Kate Bertko ’06, front, and Devery Karz celebrate their win at the U.S. Olympic Trials in April.

Kate Bertko ’06 is small for a rower. At 5 feet 7 inches, she’s a head shorter than her friend and former teammate Caroline Lind ’06, a two-time Olympic gold medalist. That didn’t stop Bertko from often beating Lind when the two would compete while training.

“If you were my size, you would dominate the world in everything,” Lind remembers telling Bertko. “She had a determination that I had never seen before. She would close her eyes and grit her teeth and just go.”

When Bertko arrived at Princeton, however, doctors grew concerned about the very thing propelling her to victory — her heart. They diagnosed Bertko with Long QT syndrome, which can cause sudden chaotic arrhythmias after exercise or stress. Bertko was told her career was over, but she was not convinced. 

What if the doctors had it wrong? Not much is known about the hearts of female athletes, says Bertko. She was determined that her health shouldn’t hold her back, says Lori Dauphiny, head coach of the women’s open crew. 

“It was hard with her health issues to know,” says Dauphiny. “I didn’t want to do anything to jeopardize her health.” Dauphiny decided to accompany Bertko to medical appointments as far away as Philadelphia.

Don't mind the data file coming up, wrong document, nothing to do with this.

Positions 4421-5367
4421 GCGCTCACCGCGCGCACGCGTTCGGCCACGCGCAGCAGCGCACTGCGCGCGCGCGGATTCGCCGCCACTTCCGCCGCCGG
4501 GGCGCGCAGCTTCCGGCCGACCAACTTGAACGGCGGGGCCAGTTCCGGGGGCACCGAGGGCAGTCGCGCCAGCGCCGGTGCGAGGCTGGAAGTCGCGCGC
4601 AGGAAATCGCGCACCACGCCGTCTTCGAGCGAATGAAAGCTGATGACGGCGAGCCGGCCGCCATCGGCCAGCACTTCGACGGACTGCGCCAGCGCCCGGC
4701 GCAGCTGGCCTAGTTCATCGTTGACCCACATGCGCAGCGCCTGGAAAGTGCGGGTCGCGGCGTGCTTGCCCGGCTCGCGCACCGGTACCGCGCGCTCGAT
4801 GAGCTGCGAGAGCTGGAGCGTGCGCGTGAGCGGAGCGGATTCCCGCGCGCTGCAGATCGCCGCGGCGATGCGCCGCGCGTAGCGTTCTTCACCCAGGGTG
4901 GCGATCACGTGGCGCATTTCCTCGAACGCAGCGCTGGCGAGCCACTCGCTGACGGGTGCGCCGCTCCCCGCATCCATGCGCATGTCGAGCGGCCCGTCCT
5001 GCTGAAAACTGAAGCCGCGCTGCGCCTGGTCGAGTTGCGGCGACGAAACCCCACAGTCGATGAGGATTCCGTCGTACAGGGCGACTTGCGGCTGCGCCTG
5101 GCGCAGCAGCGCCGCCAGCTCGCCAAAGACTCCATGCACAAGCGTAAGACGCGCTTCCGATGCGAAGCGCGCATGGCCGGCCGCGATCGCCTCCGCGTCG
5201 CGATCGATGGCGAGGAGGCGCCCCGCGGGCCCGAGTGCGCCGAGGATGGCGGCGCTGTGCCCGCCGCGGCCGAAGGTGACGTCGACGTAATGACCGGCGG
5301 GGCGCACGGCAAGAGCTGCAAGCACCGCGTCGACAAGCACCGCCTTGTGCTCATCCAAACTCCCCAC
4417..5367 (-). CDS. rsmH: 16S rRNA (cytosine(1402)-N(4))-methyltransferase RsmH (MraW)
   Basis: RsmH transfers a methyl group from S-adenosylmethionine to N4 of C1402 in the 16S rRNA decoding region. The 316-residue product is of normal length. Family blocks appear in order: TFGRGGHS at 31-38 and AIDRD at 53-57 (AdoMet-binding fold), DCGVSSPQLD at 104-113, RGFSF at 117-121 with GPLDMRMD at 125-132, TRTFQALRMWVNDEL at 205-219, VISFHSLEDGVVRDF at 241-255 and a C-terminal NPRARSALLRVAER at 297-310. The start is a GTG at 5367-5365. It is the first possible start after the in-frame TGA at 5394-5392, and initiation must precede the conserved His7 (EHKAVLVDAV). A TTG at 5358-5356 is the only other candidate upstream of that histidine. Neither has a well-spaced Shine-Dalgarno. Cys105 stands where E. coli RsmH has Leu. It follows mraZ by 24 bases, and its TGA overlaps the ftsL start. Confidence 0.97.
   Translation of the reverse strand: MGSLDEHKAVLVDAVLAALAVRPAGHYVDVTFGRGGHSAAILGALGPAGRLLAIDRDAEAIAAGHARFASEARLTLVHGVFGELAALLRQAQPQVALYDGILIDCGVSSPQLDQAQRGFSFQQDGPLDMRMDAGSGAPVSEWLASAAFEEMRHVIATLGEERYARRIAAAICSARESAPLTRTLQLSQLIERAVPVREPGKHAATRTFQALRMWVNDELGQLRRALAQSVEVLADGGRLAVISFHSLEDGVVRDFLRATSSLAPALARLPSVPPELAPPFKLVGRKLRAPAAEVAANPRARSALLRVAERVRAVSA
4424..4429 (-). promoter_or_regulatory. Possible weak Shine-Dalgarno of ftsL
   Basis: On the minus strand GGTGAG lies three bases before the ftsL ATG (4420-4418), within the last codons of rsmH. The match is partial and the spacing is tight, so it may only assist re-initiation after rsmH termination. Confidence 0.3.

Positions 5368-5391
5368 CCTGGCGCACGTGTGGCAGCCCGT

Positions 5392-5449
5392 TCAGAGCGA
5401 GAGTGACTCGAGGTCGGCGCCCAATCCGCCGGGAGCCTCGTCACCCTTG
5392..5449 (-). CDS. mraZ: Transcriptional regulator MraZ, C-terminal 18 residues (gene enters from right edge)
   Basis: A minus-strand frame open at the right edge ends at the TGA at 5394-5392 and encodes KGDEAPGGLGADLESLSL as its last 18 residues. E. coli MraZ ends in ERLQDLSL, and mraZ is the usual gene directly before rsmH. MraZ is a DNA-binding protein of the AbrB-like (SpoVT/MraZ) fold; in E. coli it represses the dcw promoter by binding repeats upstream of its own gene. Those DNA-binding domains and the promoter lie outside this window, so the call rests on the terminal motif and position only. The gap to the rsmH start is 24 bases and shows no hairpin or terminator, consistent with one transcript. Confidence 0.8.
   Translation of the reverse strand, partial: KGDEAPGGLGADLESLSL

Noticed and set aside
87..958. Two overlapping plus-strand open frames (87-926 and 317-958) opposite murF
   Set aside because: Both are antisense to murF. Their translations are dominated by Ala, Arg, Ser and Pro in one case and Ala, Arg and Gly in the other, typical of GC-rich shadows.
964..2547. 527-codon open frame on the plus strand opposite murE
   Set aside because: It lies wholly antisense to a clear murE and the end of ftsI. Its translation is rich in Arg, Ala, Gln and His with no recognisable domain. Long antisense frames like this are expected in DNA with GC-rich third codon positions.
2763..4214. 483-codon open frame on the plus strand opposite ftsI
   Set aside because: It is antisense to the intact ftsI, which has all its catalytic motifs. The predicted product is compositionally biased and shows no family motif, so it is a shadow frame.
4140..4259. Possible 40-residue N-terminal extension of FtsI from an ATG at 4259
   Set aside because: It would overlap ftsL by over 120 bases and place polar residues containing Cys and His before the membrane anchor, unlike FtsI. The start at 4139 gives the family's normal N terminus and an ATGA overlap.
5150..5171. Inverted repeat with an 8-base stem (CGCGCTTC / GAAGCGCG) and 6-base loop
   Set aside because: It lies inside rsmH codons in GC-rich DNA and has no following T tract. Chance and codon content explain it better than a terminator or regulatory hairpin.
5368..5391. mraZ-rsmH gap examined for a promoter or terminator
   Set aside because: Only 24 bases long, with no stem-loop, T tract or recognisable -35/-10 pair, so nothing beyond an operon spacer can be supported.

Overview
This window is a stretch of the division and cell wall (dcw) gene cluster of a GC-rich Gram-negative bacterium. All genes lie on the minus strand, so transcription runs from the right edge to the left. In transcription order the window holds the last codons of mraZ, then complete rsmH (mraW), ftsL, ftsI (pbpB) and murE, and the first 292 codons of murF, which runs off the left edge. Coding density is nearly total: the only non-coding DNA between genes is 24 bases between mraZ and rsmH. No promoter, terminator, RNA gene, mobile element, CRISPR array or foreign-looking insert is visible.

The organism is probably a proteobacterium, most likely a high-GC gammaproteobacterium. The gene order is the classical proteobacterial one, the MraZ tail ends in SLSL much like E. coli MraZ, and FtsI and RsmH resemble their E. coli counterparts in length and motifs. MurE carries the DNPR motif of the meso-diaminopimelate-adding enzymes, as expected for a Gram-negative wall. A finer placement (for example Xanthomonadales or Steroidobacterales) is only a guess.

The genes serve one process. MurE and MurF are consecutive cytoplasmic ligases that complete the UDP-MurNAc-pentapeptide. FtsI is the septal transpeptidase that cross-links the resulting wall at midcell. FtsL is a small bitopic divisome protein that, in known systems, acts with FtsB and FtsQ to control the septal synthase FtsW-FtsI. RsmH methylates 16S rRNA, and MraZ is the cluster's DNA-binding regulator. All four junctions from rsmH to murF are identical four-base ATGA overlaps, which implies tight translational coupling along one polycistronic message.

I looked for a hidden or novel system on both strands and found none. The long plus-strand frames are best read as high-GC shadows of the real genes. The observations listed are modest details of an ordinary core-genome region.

“It’s a lot for a freshman to deal with,” she says. “It’s hard to have that opportunity taken away, and it’s hard to navigate the health-care system.”

Dauphiny coached the “feisty” Bertko to represent herself better before people of authority, and Bertko came to see Dauphiny as someone in whom she could confide. The pair formed a close bond. 

“She had the most significant impact on how I’ve developed as a good human being,” says Bertko of Dauphiny, crediting the coach with teaching her how to treat others and how to be brave.

Ultimately, Bertko was found to have the less-serious heart condition atrial fibrillation, which has been corrected. While Bertko has suffered other setbacks — a late cut from the London Olympics roster, emergency abdominal surgery for twisted intestines, and a recent switch from open to lightweight — she remains “the toughest person out there,” says Lind. 

Bertko finally will have the opportunity this summer to compete in the Olympics in Rio de Janeiro: With teammate Devery Karz, she won the women’s lightweight double sculls in the U.S. Olympic Trials in April.

“If ever there was a person who belonged competing in the Olympics, she’s definitely one,” says Dauphiny, holding back tears. “She’s definitely one.”